Multimedia Video Produced by Tanzina Vega/The New York Times Photos and Audio by Michael Kamber for The New York Times.
I have a great story to share with you this week about a business in Spartanburg, S. C. that is making a difference in workers lives in the Dominican Republic. The company is Knights Apparel, the leading manufacturer of collegiate licensed sportswear according to the Collegiate Licensing Company. While most factory workers in the Dominican Republic are earning $147 per month, workers at the Alta Gracia (meaning “exalted grace”) factory earn $500 per month. The short video, A Living Wage (see link above) will let you listen to some of the workers tell their stories.
This article, Factory Defies Sweatshop Label, But Can It Survive?, appeared in The Global Business section of The New York Times on July 17th. Joseph Bozich, CEO of Knights Apparel, is committed to making this model factory work. “We’re hoping to prove that doing good can be good business, that they’re not mutually exclusive”, said Mr. Bozich. The apparel is competitively priced so that retailers and consumers will not have to pay extra to support this worthy cause.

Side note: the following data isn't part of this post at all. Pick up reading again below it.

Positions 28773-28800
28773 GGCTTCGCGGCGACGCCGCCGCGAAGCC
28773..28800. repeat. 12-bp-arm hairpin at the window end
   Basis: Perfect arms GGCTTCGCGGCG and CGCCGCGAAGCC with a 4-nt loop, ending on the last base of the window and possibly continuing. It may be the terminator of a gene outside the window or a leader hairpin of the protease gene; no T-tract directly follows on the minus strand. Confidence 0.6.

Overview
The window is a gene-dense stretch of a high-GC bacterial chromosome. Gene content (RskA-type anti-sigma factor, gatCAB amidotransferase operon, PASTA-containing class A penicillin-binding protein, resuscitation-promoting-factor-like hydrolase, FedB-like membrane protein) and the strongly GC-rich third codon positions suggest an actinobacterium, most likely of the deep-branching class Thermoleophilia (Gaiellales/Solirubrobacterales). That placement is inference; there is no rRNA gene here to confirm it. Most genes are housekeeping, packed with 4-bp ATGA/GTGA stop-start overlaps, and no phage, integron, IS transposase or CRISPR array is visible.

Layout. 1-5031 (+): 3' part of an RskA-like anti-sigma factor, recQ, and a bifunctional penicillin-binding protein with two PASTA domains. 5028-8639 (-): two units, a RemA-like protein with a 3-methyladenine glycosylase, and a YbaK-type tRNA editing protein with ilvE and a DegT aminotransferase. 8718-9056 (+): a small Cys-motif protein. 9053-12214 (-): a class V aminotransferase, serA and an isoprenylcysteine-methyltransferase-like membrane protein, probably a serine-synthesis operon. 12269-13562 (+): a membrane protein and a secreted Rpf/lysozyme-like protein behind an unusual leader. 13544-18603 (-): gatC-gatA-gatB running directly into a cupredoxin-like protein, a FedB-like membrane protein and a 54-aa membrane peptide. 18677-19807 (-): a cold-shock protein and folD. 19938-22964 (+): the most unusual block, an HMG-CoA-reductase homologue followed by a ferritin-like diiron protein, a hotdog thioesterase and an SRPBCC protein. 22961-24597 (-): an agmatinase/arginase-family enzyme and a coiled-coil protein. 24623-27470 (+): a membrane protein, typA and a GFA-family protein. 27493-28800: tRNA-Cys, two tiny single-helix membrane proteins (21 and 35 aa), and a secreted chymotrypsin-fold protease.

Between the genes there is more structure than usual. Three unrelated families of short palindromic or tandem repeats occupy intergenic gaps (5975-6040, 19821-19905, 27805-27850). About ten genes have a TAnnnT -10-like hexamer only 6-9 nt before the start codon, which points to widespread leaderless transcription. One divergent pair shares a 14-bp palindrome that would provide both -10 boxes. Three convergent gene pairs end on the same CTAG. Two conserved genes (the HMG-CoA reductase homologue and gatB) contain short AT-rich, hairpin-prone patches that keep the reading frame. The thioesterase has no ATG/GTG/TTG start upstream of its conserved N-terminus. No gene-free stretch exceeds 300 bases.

Also worth noting is that Barnes and Noble will take a smaller profit margin in the beginning to divert funds to heavily promote this product line via a web campaign, in-store signage, and other marketing methods. Duke University placed a large order and plans to promote the products in the campus newspaper, postcards in student mailboxes, and posters on light poles throughout campus. Most surprising of all is that United Students Against Sweatshops, the student group mentioned in the Nike post on this sight, plans to distribute fliers at campus bookstores urging freshman to buy the Alta Gracia apparel items. This article is well worth your reading time.
The next time you need collegiate logo sportswear, I urge you to look for the Alta Gracia Label.